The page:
The Most Beautiful Moment of Your Life

Stop and think for a moment about the most beautiful moment of your life.

As those reading this might now, I found out about my full brother about a year ago.

Yesterday, I caught up with a friend and neighbor from high school.

I sent her the link (above) about my brother. And then I sent her the note pasted below.

My point is that I think the most beautiful thing I have ever seen is when my parents met my brother for the first time.

Here is the note:

The lost brother thing was both difficult and beautiful for my parents. While the blog was meant for updates on that story, the evolution of their relationship with the long-lost brother became so personal to my parents that I realized my blog was not giving their personal, secretive, and angst relationship to the story due respect, so I stopped my hyperactive, global, unfiltered updates.

The short of it, however, is that my brother quickly became the “missing piece” my parents longed for. Yesterday, as you know, was fathers’ day.

My brother Mike has my father’s love of sports, beer, and logic. They look a lot alike, they tell stories the same way. Mike is the athletic son my father always wanted and I never was.

Yesterday, my father, for the first time in his life, got three calls on fathers’ day. One of them lasted an hour long and largely was spent talking sports. This has made him so happy that he has a very obvious newfound sense of purpose in life.

The take-away for me (among others) is appreciating the pain they carried for so many years. My brother Mike has become part of the family with ease – there is no family get-together (Thanksgiving, Christmas, etc.) for which he is not a full participant.

The last living member of the family that raised MIke died this year. He thought he was alone, forever. He spent holidays largely alone. And he is simply over-joyed to discover he has two full siblings and loving parents – all of whom he not only gets along with, but feels as though he belongs with.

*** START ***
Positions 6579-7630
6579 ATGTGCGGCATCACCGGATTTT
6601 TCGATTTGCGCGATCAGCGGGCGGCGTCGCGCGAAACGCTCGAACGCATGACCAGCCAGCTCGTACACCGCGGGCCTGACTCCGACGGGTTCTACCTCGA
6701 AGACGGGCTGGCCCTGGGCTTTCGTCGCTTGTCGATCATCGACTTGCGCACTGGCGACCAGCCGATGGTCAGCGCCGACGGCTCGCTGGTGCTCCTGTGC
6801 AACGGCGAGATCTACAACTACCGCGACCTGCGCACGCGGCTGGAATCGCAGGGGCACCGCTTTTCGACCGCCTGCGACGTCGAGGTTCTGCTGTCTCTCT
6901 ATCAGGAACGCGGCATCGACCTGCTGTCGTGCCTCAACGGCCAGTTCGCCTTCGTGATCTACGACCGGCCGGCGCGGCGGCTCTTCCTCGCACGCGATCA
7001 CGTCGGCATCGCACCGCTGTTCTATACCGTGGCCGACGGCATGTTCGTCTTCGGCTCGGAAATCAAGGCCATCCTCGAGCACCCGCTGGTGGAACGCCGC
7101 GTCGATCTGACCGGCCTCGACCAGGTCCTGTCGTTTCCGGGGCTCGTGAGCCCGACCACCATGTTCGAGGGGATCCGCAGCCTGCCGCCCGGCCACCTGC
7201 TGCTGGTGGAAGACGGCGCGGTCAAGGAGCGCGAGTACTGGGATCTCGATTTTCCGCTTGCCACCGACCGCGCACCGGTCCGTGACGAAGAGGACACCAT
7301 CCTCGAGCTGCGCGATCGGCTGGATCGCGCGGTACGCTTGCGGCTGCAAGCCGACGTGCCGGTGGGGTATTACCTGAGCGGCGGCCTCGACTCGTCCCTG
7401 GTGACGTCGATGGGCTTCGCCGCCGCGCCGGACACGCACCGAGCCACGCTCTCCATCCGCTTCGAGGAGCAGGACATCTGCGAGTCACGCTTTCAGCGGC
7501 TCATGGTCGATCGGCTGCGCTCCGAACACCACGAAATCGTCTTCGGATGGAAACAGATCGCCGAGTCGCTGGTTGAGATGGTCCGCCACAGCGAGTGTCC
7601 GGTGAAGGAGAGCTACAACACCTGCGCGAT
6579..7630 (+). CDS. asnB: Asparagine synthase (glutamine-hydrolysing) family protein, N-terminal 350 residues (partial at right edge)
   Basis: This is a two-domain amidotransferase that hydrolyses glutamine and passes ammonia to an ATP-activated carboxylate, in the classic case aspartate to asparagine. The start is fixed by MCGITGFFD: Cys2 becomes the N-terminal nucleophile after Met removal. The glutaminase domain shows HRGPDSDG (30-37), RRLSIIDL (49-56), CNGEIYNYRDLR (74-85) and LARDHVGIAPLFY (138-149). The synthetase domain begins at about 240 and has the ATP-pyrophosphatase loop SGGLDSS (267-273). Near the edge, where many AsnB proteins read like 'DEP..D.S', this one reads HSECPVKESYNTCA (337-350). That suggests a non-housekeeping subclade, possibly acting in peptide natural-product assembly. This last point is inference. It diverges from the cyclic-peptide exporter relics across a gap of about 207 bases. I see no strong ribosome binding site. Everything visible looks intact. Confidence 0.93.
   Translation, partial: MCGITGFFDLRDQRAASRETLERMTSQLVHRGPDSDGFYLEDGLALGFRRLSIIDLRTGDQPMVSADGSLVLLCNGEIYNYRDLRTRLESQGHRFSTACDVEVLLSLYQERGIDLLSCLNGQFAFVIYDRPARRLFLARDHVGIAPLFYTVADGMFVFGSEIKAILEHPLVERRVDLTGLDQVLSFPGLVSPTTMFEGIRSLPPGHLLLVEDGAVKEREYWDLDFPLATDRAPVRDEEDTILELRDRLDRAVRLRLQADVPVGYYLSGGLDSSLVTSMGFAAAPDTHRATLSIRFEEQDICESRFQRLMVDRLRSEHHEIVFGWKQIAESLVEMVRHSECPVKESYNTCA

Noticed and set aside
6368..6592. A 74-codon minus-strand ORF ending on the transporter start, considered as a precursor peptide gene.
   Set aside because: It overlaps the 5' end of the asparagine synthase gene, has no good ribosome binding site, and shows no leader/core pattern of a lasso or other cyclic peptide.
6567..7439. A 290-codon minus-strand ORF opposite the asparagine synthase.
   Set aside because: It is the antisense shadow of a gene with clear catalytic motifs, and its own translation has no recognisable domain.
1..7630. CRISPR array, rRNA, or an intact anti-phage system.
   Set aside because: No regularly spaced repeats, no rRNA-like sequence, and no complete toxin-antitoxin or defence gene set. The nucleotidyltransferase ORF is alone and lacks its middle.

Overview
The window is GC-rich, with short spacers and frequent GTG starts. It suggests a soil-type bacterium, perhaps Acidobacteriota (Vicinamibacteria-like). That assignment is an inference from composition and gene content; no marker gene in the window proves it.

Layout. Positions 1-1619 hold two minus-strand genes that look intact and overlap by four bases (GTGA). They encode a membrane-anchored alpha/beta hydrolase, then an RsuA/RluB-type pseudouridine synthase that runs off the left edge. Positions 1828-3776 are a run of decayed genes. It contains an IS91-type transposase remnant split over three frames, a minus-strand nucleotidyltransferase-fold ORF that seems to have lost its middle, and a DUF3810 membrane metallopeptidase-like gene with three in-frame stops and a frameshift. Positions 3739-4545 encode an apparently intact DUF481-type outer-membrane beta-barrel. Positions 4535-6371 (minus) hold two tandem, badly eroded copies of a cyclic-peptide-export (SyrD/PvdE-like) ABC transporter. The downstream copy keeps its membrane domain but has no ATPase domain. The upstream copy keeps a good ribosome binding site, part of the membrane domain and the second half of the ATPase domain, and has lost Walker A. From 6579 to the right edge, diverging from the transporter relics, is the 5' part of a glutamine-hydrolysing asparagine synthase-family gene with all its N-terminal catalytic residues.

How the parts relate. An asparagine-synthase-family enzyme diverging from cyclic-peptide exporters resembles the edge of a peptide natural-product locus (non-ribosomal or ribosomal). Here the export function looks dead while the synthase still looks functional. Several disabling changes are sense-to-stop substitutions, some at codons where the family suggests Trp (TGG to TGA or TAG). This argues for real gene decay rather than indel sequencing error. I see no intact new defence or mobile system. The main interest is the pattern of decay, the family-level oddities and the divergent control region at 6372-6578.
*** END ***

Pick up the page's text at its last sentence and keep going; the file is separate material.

I don’t want to drag on too long, but I will tell you this: I picked up my brother from the airport and introduced him to my parents. In all my years with my parents I never so them so happy. They both hugged him – and then they hugged him again and again. Imagine spending a lifetime thinking you will never see your child, and then God gives you that miracle. I saw sides of my parents then I never saw.

My father was holding back tears telling Mike that there wasn’t a week that went by in his life that he didn’t wonder where his son was. Mom and dad are so happy now. There are times when the “whole” family has a reunion and if you could see them it would make you cry.

They spent a lifetime feeling an important part of their family was missing, and they never thought they would have a reunion. I just want to make sure the last years of their lives are spent giving them the sense of completion they thought they would never know,.


Wild Story My Father Told Me Today

This is one of the most fascinating true stories I have ever heard, and it happened a few weeks ago. 

My parents live in Naples, Florida, in one of those retirement communities on a golf course. They live in a “community” in the sense that there are clubs for everything: golf, bridge, wine, reading, etc.